But the people said they don’t expect the first lady to unveil any policy proposals to combat cyberbullying — a term her team has sought to avoid, instead opting to focus on the need for kindness online.
Asked about the upcoming event, a spokeswoman for Trump said in a statement that the first lady had "simply asked for a meeting to discuss one of the many things that impacts children." The spokeswoman declined to provide additional details.
Others fault President Trump for contributing to the lack of civility online, particularly through his tweets attacking opponents. Some of his most popular tweets in 2017 — garnering hundreds of thousands of replies, likes or retweets among his roughly 49 million followers — involved rhetorical broadsides aimed at North Korea and CNN.
For her part, Melania Trump first pledged to highlight and fight cyberbullying in November 2016, days before her husband won the White House. At the time, she lamented the fact that “our culture has gotten too mean and too rough, especially to children and to teenagers.”
Following the inauguration, however, the first lady addressed cyberbullying only in a few public settings. That includes a high-profile address at the United Nations in September 2017, where she emphasized the need to “teach each child the values of empathy and communication that are at the core of kindness, mindfulness, integrity and leadership, which can only be taught by example.”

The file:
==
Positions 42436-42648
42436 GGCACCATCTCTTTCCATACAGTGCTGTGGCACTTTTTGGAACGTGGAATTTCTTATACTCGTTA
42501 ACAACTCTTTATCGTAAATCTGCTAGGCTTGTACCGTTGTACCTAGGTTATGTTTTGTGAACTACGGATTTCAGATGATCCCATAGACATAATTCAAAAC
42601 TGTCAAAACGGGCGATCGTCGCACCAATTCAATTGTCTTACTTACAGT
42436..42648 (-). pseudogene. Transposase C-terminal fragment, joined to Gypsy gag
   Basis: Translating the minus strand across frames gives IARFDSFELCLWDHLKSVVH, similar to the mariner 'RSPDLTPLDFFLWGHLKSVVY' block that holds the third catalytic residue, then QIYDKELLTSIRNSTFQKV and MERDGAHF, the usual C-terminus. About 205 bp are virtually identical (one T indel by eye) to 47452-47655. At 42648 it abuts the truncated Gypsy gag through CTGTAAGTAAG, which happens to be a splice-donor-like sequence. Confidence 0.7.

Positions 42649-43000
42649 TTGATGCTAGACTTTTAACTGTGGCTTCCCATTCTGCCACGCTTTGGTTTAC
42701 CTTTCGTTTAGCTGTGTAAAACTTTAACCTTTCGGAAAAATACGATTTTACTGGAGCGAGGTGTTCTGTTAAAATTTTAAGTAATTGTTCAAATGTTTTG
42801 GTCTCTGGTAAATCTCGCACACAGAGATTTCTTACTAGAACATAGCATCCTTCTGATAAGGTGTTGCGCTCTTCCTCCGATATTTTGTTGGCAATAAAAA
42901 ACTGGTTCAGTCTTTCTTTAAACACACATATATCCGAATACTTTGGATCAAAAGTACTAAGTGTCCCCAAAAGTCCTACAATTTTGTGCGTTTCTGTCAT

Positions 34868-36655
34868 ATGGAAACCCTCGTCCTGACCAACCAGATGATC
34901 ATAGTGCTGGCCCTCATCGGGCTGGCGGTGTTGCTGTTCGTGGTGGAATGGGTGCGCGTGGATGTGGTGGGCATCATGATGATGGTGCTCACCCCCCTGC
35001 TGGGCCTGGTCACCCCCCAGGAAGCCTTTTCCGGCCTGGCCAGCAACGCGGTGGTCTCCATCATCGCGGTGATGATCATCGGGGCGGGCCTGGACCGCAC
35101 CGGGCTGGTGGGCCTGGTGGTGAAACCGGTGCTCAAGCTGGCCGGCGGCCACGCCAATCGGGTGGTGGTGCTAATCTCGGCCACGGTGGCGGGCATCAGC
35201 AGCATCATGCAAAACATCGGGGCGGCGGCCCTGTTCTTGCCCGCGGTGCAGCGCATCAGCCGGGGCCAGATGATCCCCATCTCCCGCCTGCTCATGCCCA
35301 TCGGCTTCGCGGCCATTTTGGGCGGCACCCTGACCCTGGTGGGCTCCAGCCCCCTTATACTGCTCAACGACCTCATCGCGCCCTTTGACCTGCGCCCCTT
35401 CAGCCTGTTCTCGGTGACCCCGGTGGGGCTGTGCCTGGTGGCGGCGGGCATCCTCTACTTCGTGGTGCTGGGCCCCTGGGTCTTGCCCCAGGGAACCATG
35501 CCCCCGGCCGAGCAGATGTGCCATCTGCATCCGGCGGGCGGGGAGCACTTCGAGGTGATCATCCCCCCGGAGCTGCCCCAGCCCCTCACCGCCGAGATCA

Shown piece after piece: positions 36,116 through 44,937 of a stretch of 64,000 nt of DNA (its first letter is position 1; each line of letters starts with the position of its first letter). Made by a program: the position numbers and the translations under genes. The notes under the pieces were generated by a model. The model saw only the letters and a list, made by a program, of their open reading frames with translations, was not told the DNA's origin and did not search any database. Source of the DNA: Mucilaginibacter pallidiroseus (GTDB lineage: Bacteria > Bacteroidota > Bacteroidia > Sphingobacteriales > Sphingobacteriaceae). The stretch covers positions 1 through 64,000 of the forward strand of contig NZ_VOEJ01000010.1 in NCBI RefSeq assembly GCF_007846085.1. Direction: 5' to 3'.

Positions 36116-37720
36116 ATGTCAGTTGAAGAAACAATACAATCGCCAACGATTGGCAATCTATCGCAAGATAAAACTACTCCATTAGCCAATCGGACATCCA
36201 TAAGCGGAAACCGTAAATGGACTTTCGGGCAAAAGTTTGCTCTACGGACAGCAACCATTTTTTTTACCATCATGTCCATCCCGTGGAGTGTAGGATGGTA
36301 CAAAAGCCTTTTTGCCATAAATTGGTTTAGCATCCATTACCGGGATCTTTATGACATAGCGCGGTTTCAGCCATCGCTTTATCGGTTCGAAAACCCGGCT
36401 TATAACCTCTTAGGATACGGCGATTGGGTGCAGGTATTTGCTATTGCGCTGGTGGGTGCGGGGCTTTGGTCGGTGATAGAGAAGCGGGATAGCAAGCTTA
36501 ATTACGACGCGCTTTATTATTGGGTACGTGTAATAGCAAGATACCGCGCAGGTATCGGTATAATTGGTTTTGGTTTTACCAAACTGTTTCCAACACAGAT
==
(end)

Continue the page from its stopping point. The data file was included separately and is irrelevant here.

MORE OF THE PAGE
More recently, Trump appeared to be telegraphing a policy push to come: She hired new aides, including a director of policy, in January. The first lady publicly returned to the issue of cyberbullying last month in the wake of the Parkland shooting.
In February, student Lauren Hogg tweeted Melania Trump to express frustration that Trump's stepson, Donald Trump Jr., had liked tweets suggesting that survivors of the attack had been coached to speak to media and cover for the FBI. Days later, during her speech praising the students of Marjory Stoneman Douglas High School, Trump spoke about the need for more civility online and the importance of “positive habits with social media and technology.”
For its part, Silicon Valley has struggled to combat abuse and harassment online. In a study from the Pew Research Center last year, for example, 41 percent of Americans said they had personally experienced some form of harassment on the Web — for myriad reasons including their gender, ethnicity or physical appearance.
Along with representatives from Amazon, Facebook, Google, Snap and Twitter, at the first lady's meeting will be top aides from Microsoft and the Internet Association, a lobbying organization for Silicon Valley, as well as consumer groups, the people said. Each of these companies declined to comment or did not respond to emails seeking comment Tuesday.